Jim–I think the reaction to RFRA in Indiana was appalling and the characterization of the issue in news stories and columns ranged from inadequate (by not pointing out that all the cases in which service was denied had to do with weddings, even when the same proprietors had rendered other services to the plaintiffs without incident) to biased (by dismissing out of hand the substance of the religious freedom claim). However it is also clear that Indiana’s RFRA law was a conscious effort to protect religious freedom in the face of the emergent establishment of “marriage equality” as a right. The federal RFRA law of 1993 was more limited in that it was passed to protect a religious practice against government action and not as a means to protect individuals from compliance with another right increasingly established as protected under the 14th Amendment. I do think RFRA is appropriately interpreted to protect refusal of a business to participate in a gay wedding, for, as you point out, it only gives the defendant standing to have the particular case adjudicated. That is why Gov. Pence refused to say it was an effort to make refusal of service ipso facto legal. Unfortunately, the advocates of the law should have anticipated the difficulty of making this argument in the present climate. It would have been better to acknowledge that Indiana’s RFRA was in fact an effort to protect religious freedom in response to the legalization of gay marriage, though the RFRA principle serves religious freedom more broadly than just in response to gay rights.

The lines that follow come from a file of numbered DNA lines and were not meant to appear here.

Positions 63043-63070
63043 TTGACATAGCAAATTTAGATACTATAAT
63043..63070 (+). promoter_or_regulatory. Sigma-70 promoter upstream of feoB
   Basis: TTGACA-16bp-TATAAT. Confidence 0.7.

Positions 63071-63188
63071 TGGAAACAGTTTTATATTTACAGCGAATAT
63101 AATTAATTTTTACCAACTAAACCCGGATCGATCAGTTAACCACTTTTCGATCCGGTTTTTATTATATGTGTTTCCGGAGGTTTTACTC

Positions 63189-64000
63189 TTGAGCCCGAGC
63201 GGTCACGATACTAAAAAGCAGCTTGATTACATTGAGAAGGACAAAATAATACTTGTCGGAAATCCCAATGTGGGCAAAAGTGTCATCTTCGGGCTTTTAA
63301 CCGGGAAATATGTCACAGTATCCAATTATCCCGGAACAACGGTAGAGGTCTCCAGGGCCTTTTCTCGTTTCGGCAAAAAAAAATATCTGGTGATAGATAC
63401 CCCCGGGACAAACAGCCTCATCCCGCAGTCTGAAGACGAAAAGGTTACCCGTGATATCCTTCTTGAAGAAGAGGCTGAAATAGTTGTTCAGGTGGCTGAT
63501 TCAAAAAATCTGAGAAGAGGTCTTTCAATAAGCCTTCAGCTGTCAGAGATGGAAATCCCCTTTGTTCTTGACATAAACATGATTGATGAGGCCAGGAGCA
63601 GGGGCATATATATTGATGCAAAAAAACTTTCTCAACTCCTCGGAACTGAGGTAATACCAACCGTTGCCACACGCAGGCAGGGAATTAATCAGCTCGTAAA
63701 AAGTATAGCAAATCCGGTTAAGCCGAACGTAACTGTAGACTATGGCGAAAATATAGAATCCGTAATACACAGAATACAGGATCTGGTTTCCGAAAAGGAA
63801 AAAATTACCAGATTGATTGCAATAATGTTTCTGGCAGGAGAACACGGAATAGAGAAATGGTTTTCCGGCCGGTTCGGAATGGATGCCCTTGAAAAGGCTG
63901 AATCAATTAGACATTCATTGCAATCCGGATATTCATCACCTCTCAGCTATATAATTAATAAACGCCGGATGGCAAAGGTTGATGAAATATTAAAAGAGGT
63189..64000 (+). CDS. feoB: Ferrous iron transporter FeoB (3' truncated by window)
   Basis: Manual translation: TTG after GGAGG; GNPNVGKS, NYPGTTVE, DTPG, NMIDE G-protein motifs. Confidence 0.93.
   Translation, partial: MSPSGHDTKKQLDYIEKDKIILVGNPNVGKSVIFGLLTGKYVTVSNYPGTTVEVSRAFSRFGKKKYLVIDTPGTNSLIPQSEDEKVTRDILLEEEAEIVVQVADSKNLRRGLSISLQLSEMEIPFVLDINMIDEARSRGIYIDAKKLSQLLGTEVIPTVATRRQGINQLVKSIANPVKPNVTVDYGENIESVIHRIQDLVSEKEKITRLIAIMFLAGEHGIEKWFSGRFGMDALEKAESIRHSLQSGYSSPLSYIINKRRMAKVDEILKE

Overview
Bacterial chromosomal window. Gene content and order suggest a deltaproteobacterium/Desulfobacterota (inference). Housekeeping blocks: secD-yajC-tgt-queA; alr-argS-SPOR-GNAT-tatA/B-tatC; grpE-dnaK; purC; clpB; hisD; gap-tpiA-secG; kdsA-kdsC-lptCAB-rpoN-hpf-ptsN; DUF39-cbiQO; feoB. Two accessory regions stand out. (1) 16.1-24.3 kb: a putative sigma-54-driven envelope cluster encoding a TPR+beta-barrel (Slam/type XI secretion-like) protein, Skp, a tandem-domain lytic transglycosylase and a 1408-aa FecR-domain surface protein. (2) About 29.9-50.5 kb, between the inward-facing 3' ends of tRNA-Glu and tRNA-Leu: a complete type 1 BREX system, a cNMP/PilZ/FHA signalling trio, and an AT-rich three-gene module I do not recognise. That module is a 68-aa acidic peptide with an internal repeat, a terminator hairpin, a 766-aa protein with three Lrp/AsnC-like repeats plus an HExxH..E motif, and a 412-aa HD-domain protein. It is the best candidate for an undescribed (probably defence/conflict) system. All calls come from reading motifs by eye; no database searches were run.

In this situation it seems clear that LA Governor Bobby Jindal’s proposal for “Marriage and Conscience Act” is the best response to the need to protect people from being forced to participate in gay marriage celebrations. It might even coexist better with a non-discrimination act that included sexual identity than a RFRA would.
However, this would make no difference to the juggernaut that insists that there is no legitimate restriction on gay rights on the basis of religious freedom, since it defines religious freedom very narrowly as the actions of clergy and actual religious ceremonies. (BTW, though I think there is even more reason for an orthodox Christian photographer to work a gay wedding than for a baker not to make a cake for the reception, the photographer is not really part of the wedding ceremony.)